You need to follow-up, follow-up, and follow-up. You are never going to get an investment they want. I have never seen an entrepreneur that goes and pitches an investor the first day they meet, and then right away, they get a check. That doesn’t happen. Essentially, this is like sales. You’re never going to get your sale on day one. You need to follow-up; you need to really understand the concerns of that investor or like we were saying in sales, potential customers.
You want to be able to show them that over the course of time, you’re actually delivering on your promise, and they’re able to connect those dots until something clicks for them, and they say, “You know what? This individual actually promised me this, that, and that, and those are actually things that are happening.” That’s why every couple of weeks, you want to follow-up with something exciting that has happened with your business. Maybe there is some feedback that they provided you that you implemented, or there was some nice positive impact. That could be a great thing that you could follow up with because you’re also feeding their ego. Again, following-up is a really big deal. You can also follow-up with new team members that you included in the team – milestones on revenue and things that are adding value to the business.
Always remember that every interaction, every email, for example, needs to finish with a call to action. What this means is avoid finishing with, “We look forward to hearing from you.” “We look forward to your comments.” Finish it with your intention of getting to the next meeting: “Are you available for a quick catch-up meeting or call next week or the following?” You want to get to that next meeting because the more meetings that you have, the more concerns that you’re able to resolve. As I always say, when there are no concerns, guess what happens? Money is in the bank. That’s why you want to be top-of-mind, and you need to be following up all the time.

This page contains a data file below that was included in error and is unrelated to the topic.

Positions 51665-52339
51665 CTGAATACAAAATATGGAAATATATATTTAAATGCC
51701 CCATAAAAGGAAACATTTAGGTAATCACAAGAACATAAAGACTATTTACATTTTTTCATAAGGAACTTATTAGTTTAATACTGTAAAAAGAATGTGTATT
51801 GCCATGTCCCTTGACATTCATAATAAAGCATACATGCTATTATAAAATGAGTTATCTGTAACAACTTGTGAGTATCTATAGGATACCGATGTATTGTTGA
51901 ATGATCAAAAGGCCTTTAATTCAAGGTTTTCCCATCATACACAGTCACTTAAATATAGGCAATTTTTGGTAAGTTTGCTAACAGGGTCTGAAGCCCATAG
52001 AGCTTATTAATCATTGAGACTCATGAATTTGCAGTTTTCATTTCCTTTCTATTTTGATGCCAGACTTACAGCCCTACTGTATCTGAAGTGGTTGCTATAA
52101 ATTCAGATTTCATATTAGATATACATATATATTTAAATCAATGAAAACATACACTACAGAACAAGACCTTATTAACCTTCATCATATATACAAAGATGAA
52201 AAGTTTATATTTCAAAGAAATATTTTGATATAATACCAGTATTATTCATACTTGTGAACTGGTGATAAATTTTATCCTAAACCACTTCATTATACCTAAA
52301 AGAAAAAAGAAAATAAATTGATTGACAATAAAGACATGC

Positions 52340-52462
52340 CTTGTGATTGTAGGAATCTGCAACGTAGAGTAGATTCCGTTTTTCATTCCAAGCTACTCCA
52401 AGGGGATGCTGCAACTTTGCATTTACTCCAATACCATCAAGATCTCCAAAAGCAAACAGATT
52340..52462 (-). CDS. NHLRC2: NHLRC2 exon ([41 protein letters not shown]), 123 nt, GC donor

You need to be asking for feedback. Obviously, as they say, you need to take with a grain of salt, the feedback that you get from investors. If you see that there’s a pattern, there are certain things that are being repeated over and over again, perhaps in your story, or around how you’re planning to monetize, how you’re planning to build retention, or whatever that is. If there are concerns that are repeating, that means you need to grab them and implement them into your story so that the next time around, your pitch comes in a more powerful way toward that investor that you’re pitching.
You also should reevaluate the investors that you’re going after. Maybe it could be that, for example, you are in financial technology, and you’re reaching out to people that are more SaaS-based, or marketplace-based, or healthcare-based that are outside of your spectrum. Or maybe you are at the seed-stage level, which is the first round of financing, and you’re going after investors that are like at a Series B, which is two years before the point that you are now. Maybe you’re at a pre-revenue stage, and you’re going for investors that are only investing in companies with $5-million-plus revenues. You need to reevaluate that you’re going after the right type of investors. Creating that shortlist of investors is critical. You want to go after investors that are going to be qualified and so that you can optimize your chances of getting that money.
The different factors that you’re going to be considering when you’re putting that list of people together or when reaching out to people are the following ingredients that are critical.
- The type of product or service that you’re building
- Check size
- The startup stage
- Your market size
- The financing cycle
- The location
If you have hit a wall, as well, with the profile – maybe it’s not institutional, maybe it’s not venture capital firms, maybe it’s not private equity firms yet, or for whatever reasons. Maybe you want to shift toward angels, angel groups, family offices, or maybe even hedge funds. This is a trial and error. You need to understand: what are the investor profiles that are going to be more inclined to exploring a potential investment in your business?